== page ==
Motel option exercised out of time: court upholds renewal based on owner’s conduct
The manner in which the landlord conducted a market rent review was the tipping point in favour of a mining town motel tenant being allowed a new five-year term after having failed to exercise the option within time.
On 25 January 2009 – almost a month after the expiry of the period within which the option should have been exercised – the tenant emailed and faxed the landlord and its directors: “I hereby exercise our right under the terms of our lease to exercise the option to renew for a further term of five years from 1 July 2009″.The owner engaged a valuer to perform a market rent review. But its three directors were never ad idem – one was the father of the tenant’s managing director – which possibly explains the ambiguous and guarded terms of the directors’ communications and those of the owner company.
Even the director most opposed to any renewal sent an equivocal rejection of the untimely notice of exercise, discussed rental but cautioned – as if signaling the deal would in the end be done - ”[we] could be searching for a new lessee at this present time”.
Nevertheless it was because of the way in which the rent review had been instructed to proceed – as if there had been an agreement for a further lease of five years – that allowed the Court of Appeal to have little difficulty on Friday in accepting that had ultimately been an agreement for a new term.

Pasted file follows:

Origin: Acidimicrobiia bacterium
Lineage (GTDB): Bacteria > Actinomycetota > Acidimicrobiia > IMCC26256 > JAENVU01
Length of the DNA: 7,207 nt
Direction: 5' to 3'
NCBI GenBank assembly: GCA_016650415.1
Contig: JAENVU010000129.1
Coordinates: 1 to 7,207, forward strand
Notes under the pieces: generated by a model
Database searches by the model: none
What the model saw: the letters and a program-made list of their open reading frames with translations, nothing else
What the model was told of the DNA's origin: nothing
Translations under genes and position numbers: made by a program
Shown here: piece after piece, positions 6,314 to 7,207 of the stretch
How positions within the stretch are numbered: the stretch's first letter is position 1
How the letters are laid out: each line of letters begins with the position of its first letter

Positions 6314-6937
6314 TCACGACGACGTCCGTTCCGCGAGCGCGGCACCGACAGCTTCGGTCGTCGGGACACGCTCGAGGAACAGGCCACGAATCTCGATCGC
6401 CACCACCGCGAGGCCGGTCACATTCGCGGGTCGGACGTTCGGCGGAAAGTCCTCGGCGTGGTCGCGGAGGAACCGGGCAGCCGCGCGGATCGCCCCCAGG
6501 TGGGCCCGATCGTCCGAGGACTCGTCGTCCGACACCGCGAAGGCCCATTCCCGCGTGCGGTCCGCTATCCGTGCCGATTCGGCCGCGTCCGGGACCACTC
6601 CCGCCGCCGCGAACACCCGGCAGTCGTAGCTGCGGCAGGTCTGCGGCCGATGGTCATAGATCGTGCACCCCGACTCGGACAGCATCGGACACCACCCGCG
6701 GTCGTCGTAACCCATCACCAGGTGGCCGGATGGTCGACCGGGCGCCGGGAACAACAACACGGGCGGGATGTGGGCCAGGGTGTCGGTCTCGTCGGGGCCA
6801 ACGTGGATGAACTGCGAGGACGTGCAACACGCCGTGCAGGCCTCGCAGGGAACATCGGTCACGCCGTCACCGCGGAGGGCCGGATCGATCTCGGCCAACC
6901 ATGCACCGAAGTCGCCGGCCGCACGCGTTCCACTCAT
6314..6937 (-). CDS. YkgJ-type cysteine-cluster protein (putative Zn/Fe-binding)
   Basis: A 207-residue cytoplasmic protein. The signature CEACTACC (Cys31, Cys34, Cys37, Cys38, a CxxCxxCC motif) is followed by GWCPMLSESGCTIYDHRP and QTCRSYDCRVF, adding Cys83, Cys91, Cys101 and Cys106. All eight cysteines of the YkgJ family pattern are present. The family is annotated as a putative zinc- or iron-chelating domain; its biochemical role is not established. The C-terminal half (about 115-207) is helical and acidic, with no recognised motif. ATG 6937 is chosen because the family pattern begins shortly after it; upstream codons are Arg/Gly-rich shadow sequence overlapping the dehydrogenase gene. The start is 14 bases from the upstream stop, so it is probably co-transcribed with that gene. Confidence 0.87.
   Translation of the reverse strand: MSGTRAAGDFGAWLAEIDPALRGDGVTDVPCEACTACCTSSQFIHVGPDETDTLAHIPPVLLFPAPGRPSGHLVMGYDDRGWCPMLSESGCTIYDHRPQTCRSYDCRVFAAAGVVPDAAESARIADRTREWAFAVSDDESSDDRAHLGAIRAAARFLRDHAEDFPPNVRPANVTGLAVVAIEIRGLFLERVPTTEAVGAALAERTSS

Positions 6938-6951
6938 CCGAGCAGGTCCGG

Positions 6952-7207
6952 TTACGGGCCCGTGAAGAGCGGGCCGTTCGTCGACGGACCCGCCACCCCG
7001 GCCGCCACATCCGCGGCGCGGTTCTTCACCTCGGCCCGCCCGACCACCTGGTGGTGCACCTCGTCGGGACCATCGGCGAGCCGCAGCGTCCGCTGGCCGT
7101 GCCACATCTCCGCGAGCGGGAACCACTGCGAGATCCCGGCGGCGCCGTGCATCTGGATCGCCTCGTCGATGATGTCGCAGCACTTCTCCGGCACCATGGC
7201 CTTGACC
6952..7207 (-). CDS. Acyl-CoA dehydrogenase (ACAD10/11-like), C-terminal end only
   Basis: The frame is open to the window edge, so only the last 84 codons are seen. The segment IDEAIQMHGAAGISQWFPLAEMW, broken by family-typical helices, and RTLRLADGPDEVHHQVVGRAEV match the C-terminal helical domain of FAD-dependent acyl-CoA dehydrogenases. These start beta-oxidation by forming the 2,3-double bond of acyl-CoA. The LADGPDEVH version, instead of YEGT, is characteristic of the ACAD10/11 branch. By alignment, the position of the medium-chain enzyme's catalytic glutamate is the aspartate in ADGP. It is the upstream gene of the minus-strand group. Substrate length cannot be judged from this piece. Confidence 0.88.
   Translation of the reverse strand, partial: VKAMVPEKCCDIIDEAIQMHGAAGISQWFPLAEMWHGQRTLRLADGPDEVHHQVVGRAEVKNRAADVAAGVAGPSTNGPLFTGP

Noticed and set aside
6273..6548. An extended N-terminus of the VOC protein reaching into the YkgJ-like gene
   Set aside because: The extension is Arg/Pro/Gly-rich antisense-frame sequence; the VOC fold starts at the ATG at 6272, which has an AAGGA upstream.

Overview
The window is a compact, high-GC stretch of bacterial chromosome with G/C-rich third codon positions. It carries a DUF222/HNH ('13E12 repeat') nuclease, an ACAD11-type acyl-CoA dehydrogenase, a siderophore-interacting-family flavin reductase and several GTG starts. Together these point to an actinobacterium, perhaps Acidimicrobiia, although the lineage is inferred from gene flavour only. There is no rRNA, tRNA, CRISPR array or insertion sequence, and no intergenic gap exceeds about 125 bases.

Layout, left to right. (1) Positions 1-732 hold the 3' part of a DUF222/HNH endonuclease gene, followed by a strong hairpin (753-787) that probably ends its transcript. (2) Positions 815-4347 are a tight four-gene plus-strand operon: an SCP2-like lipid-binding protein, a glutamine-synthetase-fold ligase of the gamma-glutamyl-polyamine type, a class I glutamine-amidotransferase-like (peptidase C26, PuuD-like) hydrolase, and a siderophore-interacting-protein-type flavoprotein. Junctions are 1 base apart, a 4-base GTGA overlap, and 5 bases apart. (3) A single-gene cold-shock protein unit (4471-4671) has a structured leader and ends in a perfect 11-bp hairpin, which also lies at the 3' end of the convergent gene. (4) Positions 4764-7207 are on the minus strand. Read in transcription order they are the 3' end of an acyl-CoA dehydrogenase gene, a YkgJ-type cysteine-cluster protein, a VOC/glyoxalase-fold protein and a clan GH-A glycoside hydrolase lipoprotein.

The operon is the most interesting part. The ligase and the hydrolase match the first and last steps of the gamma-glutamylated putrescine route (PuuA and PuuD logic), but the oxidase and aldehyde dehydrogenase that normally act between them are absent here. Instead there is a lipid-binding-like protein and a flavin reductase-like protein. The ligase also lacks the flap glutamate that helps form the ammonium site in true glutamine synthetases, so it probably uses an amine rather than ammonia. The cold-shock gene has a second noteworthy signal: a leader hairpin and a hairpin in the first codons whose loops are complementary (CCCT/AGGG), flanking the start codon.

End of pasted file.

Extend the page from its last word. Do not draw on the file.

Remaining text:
“The parties were not lacking in commercial sophistication and one looks in vain for any indication that the rent review process related to a monthly rental” as was later contended by the landlord.
Against this background the agreement to lease for the Maraboon Motor Inn at Emerald was held to have been cemented with a notification from another director to the tenant on 1 April: “At a meeting of the directors on 18 March last a resolution was passed that the rent assessment be adopted on and from 1 July 2009 i.e. lot 2 & 52 commence at $449,500 and lot 1 $158,000 plus GST.”
Nowhere was there any written or oral statement from the landlord that it accepted the tenant for a new five-year term.
This case illustrates the value of clear and unambiguous language when considering proposals from tenants.